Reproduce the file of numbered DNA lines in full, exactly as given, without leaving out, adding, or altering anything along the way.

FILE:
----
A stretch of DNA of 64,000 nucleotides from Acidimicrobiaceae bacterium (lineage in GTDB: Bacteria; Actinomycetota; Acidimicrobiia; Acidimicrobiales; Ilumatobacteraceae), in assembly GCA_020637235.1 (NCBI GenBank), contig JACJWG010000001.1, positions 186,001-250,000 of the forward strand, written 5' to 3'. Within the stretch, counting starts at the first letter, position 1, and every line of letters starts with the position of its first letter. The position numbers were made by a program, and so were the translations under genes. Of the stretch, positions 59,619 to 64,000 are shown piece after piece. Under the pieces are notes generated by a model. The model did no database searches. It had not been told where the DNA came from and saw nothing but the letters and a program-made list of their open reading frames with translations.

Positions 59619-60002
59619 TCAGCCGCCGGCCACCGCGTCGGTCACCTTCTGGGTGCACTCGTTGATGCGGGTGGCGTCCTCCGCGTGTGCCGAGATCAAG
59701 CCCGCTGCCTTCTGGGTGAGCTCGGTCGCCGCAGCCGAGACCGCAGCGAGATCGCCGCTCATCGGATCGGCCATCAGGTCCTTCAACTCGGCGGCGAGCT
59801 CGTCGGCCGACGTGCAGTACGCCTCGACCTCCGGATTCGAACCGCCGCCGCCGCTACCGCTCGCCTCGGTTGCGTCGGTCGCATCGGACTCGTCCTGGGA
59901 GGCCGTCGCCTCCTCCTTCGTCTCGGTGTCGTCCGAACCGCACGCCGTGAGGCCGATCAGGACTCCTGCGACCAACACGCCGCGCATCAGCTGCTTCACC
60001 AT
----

A stretch of DNA of 64,000 nucleotides from Acidimicrobiaceae bacterium (lineage in GTDB: Bacteria; Actinomycetota; Acidimicrobiia; Acidimicrobiales; Ilumatobacteraceae), in assembly GCA_020637235.1 (NCBI GenBank), contig JACJWG010000001.1, positions 186,001-250,000 of the forward strand, written 5' to 3'. Within the stretch, counting starts at the first letter, position 1, and every line of letters starts with the position of its first letter. The position numbers were made by a program, and so were the translations under genes. Of the stretch, positions 59,619 to 64,000 are shown piece after piece. Under the pieces are notes generated by a model. The model did no database searches. It had not been told where the DNA came from and saw nothing but the letters and a program-made list of their open reading frames with translations.

Positions 59619-60002
59619 TCAGCCGCCGGCCACCGCGTCGGTCACCTTCTGGGTGCACTCGTTGATGCGGGTGGCGTCCTCCGCGTGTGCCGAGATCAAG
59701 CCCGCTGCCTTCTGGGTGAGCTCGGTCGCCGCAGCCGAGACCGCAGCGAGATCGCCGCTCATCGGATCGGCCATCAGGTCCTTCAACTCGGCGGCGAGCT
59801 CGTCGGCCGACGTGCAGTACGCCTCGACCTCCGGATTCGAACCGCCGCCGCCGCTACCGCTCGCCTCGGTTGCGTCGGTCGCATCGGACTCGTCCTGGGA
59901 GGCCGTCGCCTCCTCCTTCGTCTCGGTGTCGTCCGAACCGCACGCCGTGAGGCCGATCAGGACTCCTGCGACCAACACGCCGCGCATCAGCTGCTTCACC
60001 AT